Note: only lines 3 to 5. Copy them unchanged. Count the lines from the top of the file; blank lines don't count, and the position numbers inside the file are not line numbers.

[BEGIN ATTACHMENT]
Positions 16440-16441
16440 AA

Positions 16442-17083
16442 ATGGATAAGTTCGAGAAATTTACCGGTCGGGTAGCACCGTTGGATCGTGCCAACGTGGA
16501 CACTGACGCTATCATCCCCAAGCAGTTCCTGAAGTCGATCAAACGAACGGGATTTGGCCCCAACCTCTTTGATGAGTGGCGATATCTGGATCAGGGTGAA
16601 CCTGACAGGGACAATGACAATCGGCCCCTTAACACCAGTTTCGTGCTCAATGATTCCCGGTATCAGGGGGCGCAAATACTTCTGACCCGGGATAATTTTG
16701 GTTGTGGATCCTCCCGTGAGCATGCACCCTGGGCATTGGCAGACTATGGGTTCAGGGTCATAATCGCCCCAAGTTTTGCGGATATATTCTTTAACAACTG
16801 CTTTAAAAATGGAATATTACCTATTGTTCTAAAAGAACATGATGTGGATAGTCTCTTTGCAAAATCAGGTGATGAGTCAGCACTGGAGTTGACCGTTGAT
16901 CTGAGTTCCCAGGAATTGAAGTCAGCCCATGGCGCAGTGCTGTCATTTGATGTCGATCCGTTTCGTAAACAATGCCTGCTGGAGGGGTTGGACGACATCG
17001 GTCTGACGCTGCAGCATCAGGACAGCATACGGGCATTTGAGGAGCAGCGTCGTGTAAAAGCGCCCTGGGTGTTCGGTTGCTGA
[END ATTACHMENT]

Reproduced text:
Positions 16442-17083
16442 ATGGATAAGTTCGAGAAATTTACCGGTCGGGTAGCACCGTTGGATCGTGCCAACGTGGA
16501 CACTGACGCTATCATCCCCAAGCAGTTCCTGAAGTCGATCAAACGAACGGGATTTGGCCCCAACCTCTTTGATGAGTGGCGATATCTGGATCAGGGTGAA